Version 11 Of The AirBurr UAV Learnes From Its Crashes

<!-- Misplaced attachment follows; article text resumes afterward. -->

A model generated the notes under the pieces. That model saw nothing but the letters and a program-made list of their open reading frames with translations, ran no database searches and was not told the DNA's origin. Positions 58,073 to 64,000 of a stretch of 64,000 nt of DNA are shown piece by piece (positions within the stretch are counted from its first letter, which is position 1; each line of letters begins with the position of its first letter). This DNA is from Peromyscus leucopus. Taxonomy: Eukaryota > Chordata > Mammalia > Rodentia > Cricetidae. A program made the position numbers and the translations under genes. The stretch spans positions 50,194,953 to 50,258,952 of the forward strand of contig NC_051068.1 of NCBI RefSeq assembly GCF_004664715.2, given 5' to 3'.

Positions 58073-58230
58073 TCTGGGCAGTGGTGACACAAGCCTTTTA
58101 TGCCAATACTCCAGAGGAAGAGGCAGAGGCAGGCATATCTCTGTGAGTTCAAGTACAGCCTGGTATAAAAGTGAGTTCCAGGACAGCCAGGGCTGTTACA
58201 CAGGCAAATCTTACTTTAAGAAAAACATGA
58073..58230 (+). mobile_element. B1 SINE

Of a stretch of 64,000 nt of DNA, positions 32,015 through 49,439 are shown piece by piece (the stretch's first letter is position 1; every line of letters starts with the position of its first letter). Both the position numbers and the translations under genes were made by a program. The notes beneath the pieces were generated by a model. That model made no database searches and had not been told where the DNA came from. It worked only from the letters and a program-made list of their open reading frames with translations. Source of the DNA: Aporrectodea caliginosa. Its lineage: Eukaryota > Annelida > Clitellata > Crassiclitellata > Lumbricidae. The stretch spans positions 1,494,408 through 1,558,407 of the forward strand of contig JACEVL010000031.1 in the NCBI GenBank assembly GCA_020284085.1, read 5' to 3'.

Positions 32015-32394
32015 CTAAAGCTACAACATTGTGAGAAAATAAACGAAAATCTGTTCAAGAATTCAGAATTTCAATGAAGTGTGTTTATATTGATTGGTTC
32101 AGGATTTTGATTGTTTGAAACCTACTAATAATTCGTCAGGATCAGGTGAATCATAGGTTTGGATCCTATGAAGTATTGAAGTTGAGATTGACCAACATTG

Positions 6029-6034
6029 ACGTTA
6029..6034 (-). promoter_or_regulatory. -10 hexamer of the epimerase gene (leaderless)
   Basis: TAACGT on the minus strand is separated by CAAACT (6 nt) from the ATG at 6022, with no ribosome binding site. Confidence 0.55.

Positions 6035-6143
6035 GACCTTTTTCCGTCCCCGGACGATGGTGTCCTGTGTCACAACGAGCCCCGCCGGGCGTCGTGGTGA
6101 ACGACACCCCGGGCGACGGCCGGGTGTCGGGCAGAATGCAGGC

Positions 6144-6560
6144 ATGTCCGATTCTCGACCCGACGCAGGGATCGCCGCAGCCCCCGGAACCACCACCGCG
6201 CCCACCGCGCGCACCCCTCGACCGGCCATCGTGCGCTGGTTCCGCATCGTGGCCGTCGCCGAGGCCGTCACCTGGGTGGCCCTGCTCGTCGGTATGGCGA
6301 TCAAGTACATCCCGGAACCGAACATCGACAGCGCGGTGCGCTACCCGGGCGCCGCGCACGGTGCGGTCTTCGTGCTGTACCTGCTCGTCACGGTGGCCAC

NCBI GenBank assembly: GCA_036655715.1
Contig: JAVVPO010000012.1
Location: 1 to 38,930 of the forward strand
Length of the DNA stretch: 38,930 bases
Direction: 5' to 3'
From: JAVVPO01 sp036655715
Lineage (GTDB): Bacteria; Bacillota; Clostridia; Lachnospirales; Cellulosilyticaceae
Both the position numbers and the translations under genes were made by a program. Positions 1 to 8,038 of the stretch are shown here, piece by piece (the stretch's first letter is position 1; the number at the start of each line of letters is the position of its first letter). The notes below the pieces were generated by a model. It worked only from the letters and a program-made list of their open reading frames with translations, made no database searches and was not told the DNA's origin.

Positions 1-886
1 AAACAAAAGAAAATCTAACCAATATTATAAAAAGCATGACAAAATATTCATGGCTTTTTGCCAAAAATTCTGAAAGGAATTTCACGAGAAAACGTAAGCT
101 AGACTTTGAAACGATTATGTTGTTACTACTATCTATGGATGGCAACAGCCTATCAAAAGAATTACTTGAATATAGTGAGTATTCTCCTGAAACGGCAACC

Having studied the way a fly move around a house, bouncing off a lot of windows and walls, until it finds a route, researchers at Switzerland’s EPFL Laboratory of Intelligent Systems designed the latest version of their insect-inspired autonomous AirBurr UAV that runs into things, to be able to map and navigate its environment. Like its forerunners, Version 11has rotor blades, electronics and other delicate bits housed within an open, flexible carbon fiber frame offering protection in case of a crash. When the UAV does get knocked down, it’s able to right itself by extending four retractable carbon fiber legs from its sides and continue its flight. New is its ability to learn from its crashes: analyzing the position and force of its collisions, the AirBurr can gradually map out its surroundings, establishing where the various boundaries lie. The UAV’s onboard sensors consist of just four photodiodes, to help when seeking out light sources. Thanks to the bump-and-crash method, this UAV can easily get around pitch-dark environments and this feature could be of exceptional importance in the exploration of cramped and/or dark places such as caves, collapsed mines, or damaged nuclear power plants.